July is Parks & Recreation Month and a great time to use your local parks to improve your health. Obviously, they’re a good place to get some outdoor exercise. But beyond that, your local park can be the perfect setting for convenient contact with nature, which itself has a number of health benefits.

Getting out there.

Summer is peak traveling season when it comes to our national park system, but many Americans are still not back to “normal” vacationing in the wake of the COVID-19 pandemic. That makes your local park even more valuable. And whether you’re venturing to Yellowstone or just some neighborhood green space, taking advantage of parks and park activities is a smart move.

Over 90% of those surveyed say they use their local park and recreation resources during the summer, with swimming and walking/hiking among the most popular fitness activities. And you can usually find team sports leagues, tai chi classes, and other organized group activities at a nearby park.

The power of nature.

But you don’t even need organized exercise to reap serious health benefits from your park. A number of studies have shown that spending time in nature is linked to improved wellbeing. Research indicates that 120 minutes per week is an important threshold to hit.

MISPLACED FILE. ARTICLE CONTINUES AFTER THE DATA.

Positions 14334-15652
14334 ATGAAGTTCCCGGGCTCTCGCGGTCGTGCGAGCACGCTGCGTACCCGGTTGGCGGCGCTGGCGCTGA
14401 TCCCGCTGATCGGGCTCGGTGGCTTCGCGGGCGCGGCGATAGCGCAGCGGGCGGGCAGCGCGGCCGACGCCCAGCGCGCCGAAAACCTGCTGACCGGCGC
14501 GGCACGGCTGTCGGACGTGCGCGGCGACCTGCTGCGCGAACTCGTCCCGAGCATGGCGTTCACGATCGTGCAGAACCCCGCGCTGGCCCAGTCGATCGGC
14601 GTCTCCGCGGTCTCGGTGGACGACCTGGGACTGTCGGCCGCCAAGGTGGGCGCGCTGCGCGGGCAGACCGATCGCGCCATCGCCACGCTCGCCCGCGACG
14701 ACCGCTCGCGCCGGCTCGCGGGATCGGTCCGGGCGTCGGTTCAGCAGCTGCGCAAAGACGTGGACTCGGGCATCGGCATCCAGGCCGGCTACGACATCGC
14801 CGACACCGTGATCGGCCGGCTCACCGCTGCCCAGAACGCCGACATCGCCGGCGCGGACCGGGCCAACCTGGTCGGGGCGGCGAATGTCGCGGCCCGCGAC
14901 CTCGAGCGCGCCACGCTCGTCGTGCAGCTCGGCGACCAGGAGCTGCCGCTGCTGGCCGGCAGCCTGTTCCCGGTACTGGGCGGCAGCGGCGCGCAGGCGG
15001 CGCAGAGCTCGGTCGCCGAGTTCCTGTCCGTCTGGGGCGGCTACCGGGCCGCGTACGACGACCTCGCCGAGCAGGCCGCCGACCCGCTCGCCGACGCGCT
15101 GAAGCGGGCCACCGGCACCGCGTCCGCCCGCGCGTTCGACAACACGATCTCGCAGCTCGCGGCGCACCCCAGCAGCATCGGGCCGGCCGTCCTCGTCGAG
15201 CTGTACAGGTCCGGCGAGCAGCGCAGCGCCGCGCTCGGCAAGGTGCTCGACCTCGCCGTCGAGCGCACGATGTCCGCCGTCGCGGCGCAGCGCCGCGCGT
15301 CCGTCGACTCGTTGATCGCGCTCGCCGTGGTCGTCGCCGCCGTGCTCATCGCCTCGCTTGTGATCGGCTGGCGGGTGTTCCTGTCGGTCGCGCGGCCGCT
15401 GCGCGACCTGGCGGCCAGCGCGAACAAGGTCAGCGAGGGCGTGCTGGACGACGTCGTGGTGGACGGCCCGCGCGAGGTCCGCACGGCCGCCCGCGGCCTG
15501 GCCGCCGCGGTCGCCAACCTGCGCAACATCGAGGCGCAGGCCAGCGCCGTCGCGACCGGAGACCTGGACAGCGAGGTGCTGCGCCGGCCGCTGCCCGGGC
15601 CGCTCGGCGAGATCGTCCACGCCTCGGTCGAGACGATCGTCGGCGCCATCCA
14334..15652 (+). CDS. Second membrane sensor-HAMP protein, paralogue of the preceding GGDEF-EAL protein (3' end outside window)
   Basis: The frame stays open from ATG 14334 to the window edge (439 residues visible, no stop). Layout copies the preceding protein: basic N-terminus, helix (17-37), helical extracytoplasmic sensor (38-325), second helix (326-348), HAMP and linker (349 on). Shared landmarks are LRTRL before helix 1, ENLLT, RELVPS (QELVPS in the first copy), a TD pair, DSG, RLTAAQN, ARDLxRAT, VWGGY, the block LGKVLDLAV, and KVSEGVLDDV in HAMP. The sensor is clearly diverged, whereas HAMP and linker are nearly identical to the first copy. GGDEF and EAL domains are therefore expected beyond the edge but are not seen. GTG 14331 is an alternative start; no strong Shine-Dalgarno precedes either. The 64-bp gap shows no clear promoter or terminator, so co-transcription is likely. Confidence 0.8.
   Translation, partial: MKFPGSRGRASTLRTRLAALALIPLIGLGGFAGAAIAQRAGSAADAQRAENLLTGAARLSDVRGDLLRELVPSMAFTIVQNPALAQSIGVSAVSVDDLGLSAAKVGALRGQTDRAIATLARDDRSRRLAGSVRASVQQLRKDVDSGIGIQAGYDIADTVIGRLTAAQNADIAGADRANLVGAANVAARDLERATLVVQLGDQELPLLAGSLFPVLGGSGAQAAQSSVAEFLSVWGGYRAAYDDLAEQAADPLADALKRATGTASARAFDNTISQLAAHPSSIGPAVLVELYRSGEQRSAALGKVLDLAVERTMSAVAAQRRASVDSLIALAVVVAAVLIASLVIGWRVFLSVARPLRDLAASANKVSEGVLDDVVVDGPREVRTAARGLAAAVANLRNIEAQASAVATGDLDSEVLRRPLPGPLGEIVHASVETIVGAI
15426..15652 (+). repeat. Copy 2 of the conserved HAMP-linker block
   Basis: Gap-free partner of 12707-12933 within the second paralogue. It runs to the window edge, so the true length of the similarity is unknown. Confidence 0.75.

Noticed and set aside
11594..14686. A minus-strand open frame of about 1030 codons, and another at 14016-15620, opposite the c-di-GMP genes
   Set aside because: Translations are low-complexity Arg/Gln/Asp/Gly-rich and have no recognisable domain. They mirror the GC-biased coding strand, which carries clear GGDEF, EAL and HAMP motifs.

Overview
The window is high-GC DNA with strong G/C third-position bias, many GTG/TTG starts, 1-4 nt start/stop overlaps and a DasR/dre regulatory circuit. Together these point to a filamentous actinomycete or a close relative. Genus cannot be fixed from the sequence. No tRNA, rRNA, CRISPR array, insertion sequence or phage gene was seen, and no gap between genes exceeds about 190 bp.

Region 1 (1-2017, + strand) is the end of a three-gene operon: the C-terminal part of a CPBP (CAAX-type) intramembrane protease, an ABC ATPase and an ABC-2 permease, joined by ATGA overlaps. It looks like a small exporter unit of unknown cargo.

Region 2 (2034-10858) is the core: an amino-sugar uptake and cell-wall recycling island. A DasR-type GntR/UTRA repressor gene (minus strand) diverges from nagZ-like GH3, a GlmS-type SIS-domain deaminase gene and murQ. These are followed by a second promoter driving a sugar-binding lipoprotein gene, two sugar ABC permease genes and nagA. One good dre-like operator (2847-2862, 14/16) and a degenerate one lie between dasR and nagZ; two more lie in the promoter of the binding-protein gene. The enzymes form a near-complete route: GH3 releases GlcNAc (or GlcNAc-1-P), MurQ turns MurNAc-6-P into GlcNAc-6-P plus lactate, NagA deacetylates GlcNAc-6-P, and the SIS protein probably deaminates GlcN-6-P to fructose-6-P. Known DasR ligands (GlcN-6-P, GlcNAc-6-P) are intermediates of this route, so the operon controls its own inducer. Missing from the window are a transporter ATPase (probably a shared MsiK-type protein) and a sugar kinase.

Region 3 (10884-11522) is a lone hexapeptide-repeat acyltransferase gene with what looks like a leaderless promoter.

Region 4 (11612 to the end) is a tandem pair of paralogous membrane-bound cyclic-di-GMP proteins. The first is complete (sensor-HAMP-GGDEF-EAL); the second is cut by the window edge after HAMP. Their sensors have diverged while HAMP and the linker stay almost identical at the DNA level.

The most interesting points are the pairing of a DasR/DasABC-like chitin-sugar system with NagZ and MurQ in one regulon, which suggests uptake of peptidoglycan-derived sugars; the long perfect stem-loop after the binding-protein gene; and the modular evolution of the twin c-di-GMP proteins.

That means that spending just a couple of hours of your Saturday afternoon in the park can help battle stress, lower blood pressure, enhance immune system function, and improve mood. Amazingly, there are also community-level benefits, such as greater social cohesion, associated with a deeper connection to nature.

Achieve better overall health and wellbeing.

The other thing that parks can do is help you achieve better overall mental and physical health.
Studies have shown that being in nature can provide several mental health benefits by lowering stress and improving feelings of calm. In the 1980s, the Japanese introduced the idea of shinrin-yoku, or “forest bathing,” as a way to reconnect with nature and reduce stress. You don’t need a remote forest to participate in this activity either. Simply walking around in a park or green space and consciously thinking about your surroundings can help. There are also forest bathing adventures if you want to take a little longer than your lunch break to connect with nature.
Park-life also has several physical health benefits. Adults and children who live near parks and open green spaces report higher levels of exercise. More physical activity and exercise can reduce the risk of:
• Obesity
• Heart disease
• Diabetes
• Osteoporosis
• Arthritis, and more
Parks can also help combat childhood obesity and other chronic conditions in children. Past studies have shown that kids with ADHD do better when they can go outside and play than those taking medication.

Visit your local parks.

So, whether you plan for a vigorous bicycle ride or just a family picnic in the grass, there are many good reasons to spend time in your local park throughout July—and beyond. Parks have very real preventive power.